A real challenge to me.

Discussion in 'HO Scale Model Trains' started by lester perry, Jun 26, 2007.

  1. lester perry

    lester perry Active Member

    I have monthly operating sessions now and love it. My problem is I can't keep my track clean. My yard has to stop to clean loco wheels every 10 - 15 cars. My main line has become unmanageable. Last Saturday we stopped all operations and started experimenting to try to find the problem. We feel we have found it. All of my rolling stock needs the wheels cleaned as it appears they are depositing crude on the track which is being picked up by Loco. Here is the challenge. I have 300 plus cars, how do I do it?
  2. rogerw

    rogerw Active Member

    First off I wish I had your problem "300 plus cars":-D:-D. What kind of crud are you picking up, oil or what .
  3. Nomad

    Nomad Active Member

    I would clean the track and then use Whal Clipper Oil on the rails.
    Then run the everlivin out of the cars. With the clipper oil it seems to clean the wheels as you run the cars and locos. At least that's my experience.

  4. lester perry

    lester perry Active Member

    First the crude is just black stuff. It usually comes of rather easily.
    Second I have tried wahls it doesnt remove dirt but may prevent it. I have been running this layout for several years started having this problem about 5 years ago and it has been getting progressively worse. It is at the point now something must be done. The Delaware division of the C&O is shut down.
  5. yellowlynn

    yellowlynn Member


    My question to begin with, are all wheels metal? Or some plastic? I have found that Wahls Oil does NOT help if there are any plastic wheels. That said, try cleaning so many cars at a time and run them only, until you get more done. That would be the many ounces of prevention to a ton of cure.

  6. RobertInOntario

    RobertInOntario Active Member

    Wahl Oil

    I would recommend Wahl oil but with caution. It does work well to break down and remove crud. Sprinkle a few drops on the track, then run your heaviest loco around, and keep wiping up the track wth a paper towel or cloth. It takes time and is a bit tedious, but I've found it does work. You probably should run a few other locos around, to get the crud of those as well. Some locos may spin their wheels for a bit while the track is well lubricated with oil, but that will eventually stop.
    (I'm open to correction here, but this is the process that worked for me.)

    But be careful if you have any tender-driven locos or other engines that use traction tires. Wahl oil causes the traction tires to expand and come off, then they're useless -- you won't be able to run your loco again until you can find and buy replacement tires.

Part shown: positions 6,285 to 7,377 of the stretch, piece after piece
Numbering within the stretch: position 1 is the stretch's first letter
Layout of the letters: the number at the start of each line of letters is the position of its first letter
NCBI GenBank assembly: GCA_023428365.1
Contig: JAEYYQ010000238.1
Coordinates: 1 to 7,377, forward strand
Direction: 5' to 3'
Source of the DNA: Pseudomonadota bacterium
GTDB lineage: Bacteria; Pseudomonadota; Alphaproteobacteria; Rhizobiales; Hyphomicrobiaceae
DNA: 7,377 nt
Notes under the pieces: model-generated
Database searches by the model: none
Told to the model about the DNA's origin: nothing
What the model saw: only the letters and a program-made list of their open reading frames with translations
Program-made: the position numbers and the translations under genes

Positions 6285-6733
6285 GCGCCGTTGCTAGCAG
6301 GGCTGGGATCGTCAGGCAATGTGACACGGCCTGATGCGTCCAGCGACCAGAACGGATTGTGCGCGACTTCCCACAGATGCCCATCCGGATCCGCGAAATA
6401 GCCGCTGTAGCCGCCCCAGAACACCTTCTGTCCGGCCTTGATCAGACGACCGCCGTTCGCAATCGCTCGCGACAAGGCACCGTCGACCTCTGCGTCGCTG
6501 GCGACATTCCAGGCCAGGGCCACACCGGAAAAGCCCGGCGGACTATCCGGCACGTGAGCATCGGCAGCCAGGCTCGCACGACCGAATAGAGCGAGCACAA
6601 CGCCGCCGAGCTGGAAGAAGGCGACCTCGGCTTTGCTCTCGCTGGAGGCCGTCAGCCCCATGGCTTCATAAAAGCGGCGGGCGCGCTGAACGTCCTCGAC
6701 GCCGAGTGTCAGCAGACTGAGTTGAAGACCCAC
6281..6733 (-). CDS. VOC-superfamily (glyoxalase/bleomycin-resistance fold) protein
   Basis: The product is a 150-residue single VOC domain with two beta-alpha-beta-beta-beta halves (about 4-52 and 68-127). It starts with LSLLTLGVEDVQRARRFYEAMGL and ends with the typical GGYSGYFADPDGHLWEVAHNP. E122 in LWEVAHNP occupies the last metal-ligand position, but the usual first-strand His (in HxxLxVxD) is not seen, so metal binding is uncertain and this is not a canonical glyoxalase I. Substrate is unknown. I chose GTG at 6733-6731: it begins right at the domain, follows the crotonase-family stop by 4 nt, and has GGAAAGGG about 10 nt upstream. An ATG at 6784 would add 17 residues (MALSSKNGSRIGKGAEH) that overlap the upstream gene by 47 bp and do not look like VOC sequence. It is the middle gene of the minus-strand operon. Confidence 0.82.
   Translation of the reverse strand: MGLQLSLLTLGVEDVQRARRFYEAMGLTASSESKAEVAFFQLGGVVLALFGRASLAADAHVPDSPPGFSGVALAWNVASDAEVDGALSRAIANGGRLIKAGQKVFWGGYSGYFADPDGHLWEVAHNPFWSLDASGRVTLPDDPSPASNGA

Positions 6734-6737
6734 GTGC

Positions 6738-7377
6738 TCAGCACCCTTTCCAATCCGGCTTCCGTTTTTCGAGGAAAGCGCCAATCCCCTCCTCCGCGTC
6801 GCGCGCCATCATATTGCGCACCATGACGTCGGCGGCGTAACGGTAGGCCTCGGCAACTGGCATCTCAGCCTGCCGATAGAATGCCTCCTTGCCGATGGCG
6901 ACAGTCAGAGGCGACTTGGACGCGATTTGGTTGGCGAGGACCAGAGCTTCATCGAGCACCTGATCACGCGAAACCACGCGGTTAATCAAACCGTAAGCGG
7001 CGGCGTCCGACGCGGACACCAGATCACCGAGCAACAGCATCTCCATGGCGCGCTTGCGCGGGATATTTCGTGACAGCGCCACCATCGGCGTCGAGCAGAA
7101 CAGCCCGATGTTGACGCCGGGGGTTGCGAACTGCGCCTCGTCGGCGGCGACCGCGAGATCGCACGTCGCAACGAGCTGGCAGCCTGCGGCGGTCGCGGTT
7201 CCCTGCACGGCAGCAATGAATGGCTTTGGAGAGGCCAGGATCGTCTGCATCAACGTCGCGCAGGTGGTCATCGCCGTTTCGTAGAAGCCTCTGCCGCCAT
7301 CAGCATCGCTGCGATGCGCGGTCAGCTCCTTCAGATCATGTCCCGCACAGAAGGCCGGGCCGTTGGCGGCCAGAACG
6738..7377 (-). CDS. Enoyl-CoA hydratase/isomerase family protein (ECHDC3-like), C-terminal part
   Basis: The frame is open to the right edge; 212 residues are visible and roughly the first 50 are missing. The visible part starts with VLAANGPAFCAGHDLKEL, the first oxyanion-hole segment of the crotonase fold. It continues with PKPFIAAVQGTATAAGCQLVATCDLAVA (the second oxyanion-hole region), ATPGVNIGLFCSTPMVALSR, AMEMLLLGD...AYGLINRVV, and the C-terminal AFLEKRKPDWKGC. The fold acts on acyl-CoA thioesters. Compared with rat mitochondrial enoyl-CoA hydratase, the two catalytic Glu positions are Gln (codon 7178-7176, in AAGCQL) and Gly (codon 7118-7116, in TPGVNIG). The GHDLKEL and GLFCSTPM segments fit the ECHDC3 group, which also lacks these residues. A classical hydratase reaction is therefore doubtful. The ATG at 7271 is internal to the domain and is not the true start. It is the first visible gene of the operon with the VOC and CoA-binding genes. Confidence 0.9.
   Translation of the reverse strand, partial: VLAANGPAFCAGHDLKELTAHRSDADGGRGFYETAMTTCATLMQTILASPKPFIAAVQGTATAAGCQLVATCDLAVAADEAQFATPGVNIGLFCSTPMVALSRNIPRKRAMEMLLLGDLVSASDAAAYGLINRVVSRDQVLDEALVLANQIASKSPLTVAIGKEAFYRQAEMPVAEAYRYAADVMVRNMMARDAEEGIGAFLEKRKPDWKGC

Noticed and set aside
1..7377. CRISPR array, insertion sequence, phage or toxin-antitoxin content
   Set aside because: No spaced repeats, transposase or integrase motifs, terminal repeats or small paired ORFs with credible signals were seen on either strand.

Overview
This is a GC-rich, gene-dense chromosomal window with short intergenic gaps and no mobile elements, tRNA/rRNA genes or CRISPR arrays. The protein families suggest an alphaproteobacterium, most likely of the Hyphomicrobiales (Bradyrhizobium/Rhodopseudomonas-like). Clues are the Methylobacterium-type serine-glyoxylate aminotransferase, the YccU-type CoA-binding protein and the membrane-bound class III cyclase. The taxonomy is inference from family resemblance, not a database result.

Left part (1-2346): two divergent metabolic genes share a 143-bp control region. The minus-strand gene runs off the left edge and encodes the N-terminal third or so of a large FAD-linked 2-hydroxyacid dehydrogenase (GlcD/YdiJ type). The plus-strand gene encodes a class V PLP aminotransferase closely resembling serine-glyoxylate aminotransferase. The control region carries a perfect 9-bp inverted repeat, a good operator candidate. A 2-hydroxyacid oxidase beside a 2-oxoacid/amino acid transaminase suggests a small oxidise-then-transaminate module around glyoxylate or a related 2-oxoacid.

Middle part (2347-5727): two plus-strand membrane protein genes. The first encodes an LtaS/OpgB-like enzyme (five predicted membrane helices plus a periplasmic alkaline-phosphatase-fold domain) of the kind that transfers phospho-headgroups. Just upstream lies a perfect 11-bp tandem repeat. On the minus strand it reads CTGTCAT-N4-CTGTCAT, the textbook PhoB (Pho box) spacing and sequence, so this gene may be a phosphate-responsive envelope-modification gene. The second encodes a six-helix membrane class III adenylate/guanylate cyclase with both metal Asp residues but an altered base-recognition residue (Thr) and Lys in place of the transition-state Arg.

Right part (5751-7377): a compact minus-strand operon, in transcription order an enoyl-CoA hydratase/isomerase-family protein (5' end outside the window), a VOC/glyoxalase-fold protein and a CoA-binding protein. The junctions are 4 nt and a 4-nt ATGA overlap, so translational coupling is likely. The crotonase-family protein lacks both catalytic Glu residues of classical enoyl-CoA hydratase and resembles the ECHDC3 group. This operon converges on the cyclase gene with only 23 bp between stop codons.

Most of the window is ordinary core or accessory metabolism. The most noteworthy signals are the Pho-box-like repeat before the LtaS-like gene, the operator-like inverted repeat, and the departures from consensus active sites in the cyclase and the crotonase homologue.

I learned this the hard way! :curse: The next time I use Wahl oil to clean the track, my 3 "tire" locos are going to be banished from the layout for a few nights!

  7. MasonJar

    MasonJar It's not rocket surgery

    Cleaning the track and loco wheels is pretty straight-forward, albeit tedious, work.

    As for "mass cleaning" the 300+ cars you have, some ideas come to mind:

    1) Replace plastic wheels with new metal wheels. My favourite is Proto2000. This could get a little expensive though... :(

    2) A dremel tool with a plastic brush. Get or make a car cradle, and flip a couple of cars at a time upside down and got at 'er. Make sure you do not allow the wheels to spin, as very high RPMs may melt the needlepoint ends of the axels.

    3) An ultrasonic cleaner might work. I don't know, as I have not tried it, but it may be easy enough to do - pop out the wheelsets a couple of dozen at a time, and let them sit in the cleaner.

    4) You could do something similar without the ultrasonic part, with a toothbrush and a sink full of soapy water.

    Once everything is clean, try the Wahl clipper oil trick to keep everything clean.

    Where is your railroad located? Is there a dust problem, or an open ceiling? Humidity/temperature issues? Perhaps there's something bigger than just "crud on the tracks" - it has to come from somewhere...!

    Hope that helps.

  8. doctorwayne

    doctorwayne Active Member

    Hi Les, nice to hear from you again. I'm not sure where that dirt comes from, but my guess would be from dust in the air. If so, I would think that the clipper oil would only serve to attract more, although I am well-aware that many people find its use beneficial. As for cleaning the wheels, I'm afraid that I have no suggestions. I don't think that plastic wheels are the cause of dirty track, though: probably 80% or more of my rolling stock has plastic wheels, and I don't clean track or wheels.

  9. lester perry

    lester perry Active Member

    My layout is in a building in my back yard that used to be a small barn. It has a concrete floor with carpet over it and a drop ceiling. The walls are insulated then covered with plastic. I have an air cleaner / purifier running at all times. The climate is the only problem. It is hot in the summer and cold in the winter. I have A/C and heat in it but only use it to keep from extremes unless I am in there. In other words between 40 and 90 degrees (I am not rich). I don't know what else I can do for dust and dirt. I have mainly plastic wheels but they are being replaced by metal as needed. I guess it is just go at it. Maybe I can recruit some of my operators to help one evening.
  10. Ralph

    Ralph Remember...it's for fun!

    Another Wahl oil proponent here who finds it does amazing things for conductivity and smoother running locos. Dust will fall on the track so I occasionally run a car with a masonite block under it to keep track cleaner. As for dirty wheels, how about tightly tacking a bit of t-shirt material over a length of track and running cars over that? You'll have to readjust the material once it starts getting crussy but its a potential cheap fix.
  11. 60103

    60103 Pooh Bah

    Les: I think the only solution is to take all the cars off, clean the wheels, then clean the track and then put the cars back. I'm bringing old cars out of storage and I make sure I clean the wheels before they go on the layout.